This is what treatment for a broken leg would be like if physical health services were the same as mental health services.
Imagine that you trip and hurt your leg. You go to your GP because it seems quite bad, but you’re not sure it warrants a trip to A&E. The GP agrees that it looks bad and suggests you get further help from their new ‘Leg Injury Service’, and she gives you a number to phone. In the meantime your doctor gives you a pair of crutches, so that you can get about. You struggle home and ring the number. An appointment is made for a month’s time.
At your appointment with the Leg Injury Service, the specialist asks why you’ve come and you explain that you fell and hurt your leg. She asks you to fill in a form about how your leg injury is affecting your life. The specialist says it looks like you’ve broken your leg, and then goes on to describe how the service works. You’ll need to go on one of their leg injury prevention courses, before any intensive treatment is available.
You ask if the specialist is going to do anything about your leg, but she says that the courses are a really important part of the process and can’t be missed. She asks you to trust the process and will see you again in two weeks. She adds that if you show your commitment to getting better by going on the courses, you are more likely to get one-on-one treatment for your broken leg. At home, you look at the website and choose the ‘Avoiding trips and falls’ course and return for your next appointment.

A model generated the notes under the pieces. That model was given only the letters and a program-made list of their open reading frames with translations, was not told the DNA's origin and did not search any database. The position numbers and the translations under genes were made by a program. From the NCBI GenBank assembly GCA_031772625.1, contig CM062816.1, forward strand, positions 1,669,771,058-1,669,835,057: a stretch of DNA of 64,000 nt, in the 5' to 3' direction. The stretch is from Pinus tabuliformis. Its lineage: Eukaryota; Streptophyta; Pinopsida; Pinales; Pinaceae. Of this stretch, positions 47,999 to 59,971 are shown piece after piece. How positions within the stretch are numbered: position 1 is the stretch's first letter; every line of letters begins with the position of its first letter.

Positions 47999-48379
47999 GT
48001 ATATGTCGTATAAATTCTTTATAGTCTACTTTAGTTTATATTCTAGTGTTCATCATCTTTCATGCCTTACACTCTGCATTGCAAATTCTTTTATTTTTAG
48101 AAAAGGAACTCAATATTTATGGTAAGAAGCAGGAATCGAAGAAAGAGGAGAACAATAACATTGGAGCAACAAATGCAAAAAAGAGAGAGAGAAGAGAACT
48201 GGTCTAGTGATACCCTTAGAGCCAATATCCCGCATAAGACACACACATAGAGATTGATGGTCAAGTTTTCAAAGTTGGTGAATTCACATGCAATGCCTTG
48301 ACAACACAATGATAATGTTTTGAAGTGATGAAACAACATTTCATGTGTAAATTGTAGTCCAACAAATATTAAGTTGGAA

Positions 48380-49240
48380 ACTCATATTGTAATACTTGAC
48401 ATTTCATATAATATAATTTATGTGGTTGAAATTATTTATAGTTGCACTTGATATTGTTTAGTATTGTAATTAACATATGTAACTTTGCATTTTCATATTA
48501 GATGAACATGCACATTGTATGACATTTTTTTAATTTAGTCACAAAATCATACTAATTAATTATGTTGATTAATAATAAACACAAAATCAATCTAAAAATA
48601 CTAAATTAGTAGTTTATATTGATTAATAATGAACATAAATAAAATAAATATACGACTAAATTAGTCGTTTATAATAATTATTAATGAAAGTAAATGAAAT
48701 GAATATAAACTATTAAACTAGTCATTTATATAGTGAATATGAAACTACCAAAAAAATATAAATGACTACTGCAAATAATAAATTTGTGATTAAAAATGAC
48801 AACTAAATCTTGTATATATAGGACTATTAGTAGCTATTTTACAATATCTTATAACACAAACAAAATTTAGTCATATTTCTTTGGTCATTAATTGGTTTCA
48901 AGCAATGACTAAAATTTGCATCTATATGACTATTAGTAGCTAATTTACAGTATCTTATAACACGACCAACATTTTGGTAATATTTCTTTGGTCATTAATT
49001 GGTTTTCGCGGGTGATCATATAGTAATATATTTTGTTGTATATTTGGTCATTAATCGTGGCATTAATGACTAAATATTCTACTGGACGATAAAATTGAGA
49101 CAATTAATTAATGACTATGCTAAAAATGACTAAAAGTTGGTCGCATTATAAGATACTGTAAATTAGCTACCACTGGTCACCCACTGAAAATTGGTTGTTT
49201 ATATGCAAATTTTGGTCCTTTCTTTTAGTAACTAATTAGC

You are asked to fill out the same form again, and the specialist says that your scores aren’t really all that bad, and you seem to be coping fine with a broken leg. You agree that you are getting quite good on your crutches and your arms are getting very strong, but your leg hurts and is healing crooked. The specialist says that you really should try the course and see how it goes. It starts in two months time – three months since your accident. As you hobble home, you decide that you can manage by yourself.
Hello – I’m Kate McDonnell and I’m the new chair of Bath Mind.
I want to start by paying a tribute to my predecessor, Richard Ellis. He has been a trustee and chair of Bath Mind for many years, contributing ideas, leadership, ensuring rigorous governance. So, a huge thanks from all of us to him – and I’m delighted to say he’s going to carry on with us as a trustee.
I’ve been a trustee since 2014. Like everyone here though – my connection with Bath Mind is personal. I’ve self-harmed for nearly 30 years, but thought that the pain I felt was my fault. It turns out that I had bipolar disorder, which was only diagnosed a couple of years ago. I naturally became very interested in mental health and came to Bath Mind to volunteer as a designer. And what I found here was an amazing, dedicated…